The Sri Lanka will likely approve on Monday a proposal by Chinese state-owned refiner Sinopec to construct an $4.5-billion-dollar refinery according to minister of the South Asian island nation’s energy minister told reporters on Saturday.
“It’s on the agenda for Monday. Once the cabinet gives approval, we will invite them to sign the agreement,” Power and Energy Minister Kanchana Wijesekera confirmed to Reuters.
Sri Lanka, trying to come back from the most severe economic downturn in over 70 years is in need of new investment as well as local fuel sources.
Sinopec’s investment, which is at least $4.5bn “will go up in value as and when they do additions, but they must first come and sign the agreement for us to give any more details,” Wijesekera declared.
For Sinopec, which is the largest and top refinery by capacity and one of the largest petrochemical producers, the acquisition would make a significant milestone in an ongoing attempt expanding beyond Chinese boundaries. Sinopec owns the refinery facilities in Saudi Arabia and petrochemicals production in Russia.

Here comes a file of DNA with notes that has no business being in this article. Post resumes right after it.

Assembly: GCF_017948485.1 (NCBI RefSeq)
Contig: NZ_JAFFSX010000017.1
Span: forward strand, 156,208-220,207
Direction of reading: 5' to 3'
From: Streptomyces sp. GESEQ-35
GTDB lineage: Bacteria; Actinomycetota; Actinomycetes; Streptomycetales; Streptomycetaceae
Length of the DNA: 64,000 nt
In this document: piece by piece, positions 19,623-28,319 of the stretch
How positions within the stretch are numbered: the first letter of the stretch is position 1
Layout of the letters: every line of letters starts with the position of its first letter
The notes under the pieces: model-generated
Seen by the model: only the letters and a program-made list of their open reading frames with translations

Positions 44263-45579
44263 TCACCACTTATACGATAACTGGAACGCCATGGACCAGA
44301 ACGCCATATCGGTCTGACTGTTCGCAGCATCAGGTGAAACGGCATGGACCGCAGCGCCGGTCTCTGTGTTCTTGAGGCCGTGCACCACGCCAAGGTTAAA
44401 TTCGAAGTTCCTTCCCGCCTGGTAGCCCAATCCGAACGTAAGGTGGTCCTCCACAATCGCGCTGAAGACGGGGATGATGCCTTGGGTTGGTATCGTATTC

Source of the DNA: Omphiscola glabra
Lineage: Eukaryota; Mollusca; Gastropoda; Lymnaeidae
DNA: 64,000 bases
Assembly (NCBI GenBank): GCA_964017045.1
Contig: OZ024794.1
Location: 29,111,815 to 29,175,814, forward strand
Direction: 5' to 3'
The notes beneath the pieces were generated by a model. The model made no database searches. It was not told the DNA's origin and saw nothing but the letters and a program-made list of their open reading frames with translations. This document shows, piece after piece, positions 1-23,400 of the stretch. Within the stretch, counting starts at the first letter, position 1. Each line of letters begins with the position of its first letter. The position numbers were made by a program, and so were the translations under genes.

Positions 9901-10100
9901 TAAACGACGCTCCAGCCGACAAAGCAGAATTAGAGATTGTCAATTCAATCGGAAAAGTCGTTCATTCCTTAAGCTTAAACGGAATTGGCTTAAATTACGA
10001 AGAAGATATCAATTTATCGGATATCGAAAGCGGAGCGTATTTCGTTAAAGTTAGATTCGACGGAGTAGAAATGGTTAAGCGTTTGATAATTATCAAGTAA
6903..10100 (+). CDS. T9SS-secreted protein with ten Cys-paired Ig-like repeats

Its Sri Lanka investment follows state-run China Merchant Port Holdings’ 99-year lease at Hambantota port, as well as an agreement worth $392 million to construct an infrastructure for storage and logistics in Colombo port Chinese news media said in April.
This is in line with China’s ambitions for the Belt and Road Initiative (BRI) that claims to recreate the old Silk Road to boost global trade infrastructure, according to experts.
Sinopec will begin with the basic engineering design process, which includes determining the size of the refinery as well as the technical configuration after obtaining official approval, a top company official informed Reuters in the month of April.
The investment will enhance Sinopec’s newly begun fuel retailing business. the third multinational company to have an office in Sri Lanka, with an operating license for more than 150 fuel stations.
As of the month of August Sinopec as well as commodities trading company Vitol were selected by government officials from the Sri Lankan government to bid for the refinery. Vitol was then able to pull out in the process, a Sinopec official stated.
The refinery may focus on markets that are not Sri Lanka, where local fuel consumption is very low. It could also use its alliance together with China Merchants Port to expand the bunker fuel supply in Hambantota the deep-sea terminal near the busy shipping routes between Europe and Asia analysts suggest.
Sinopec’s Fuel Oil division that runs the retail operations in that region started in the year 2019 with the supply of marine bunker fuel in Hambantota another Sinopec official told.
Sri Lanka’s refinery located at Sapugaskanda which was inaugurated in 1969 can make 38,000 barrels oil per day.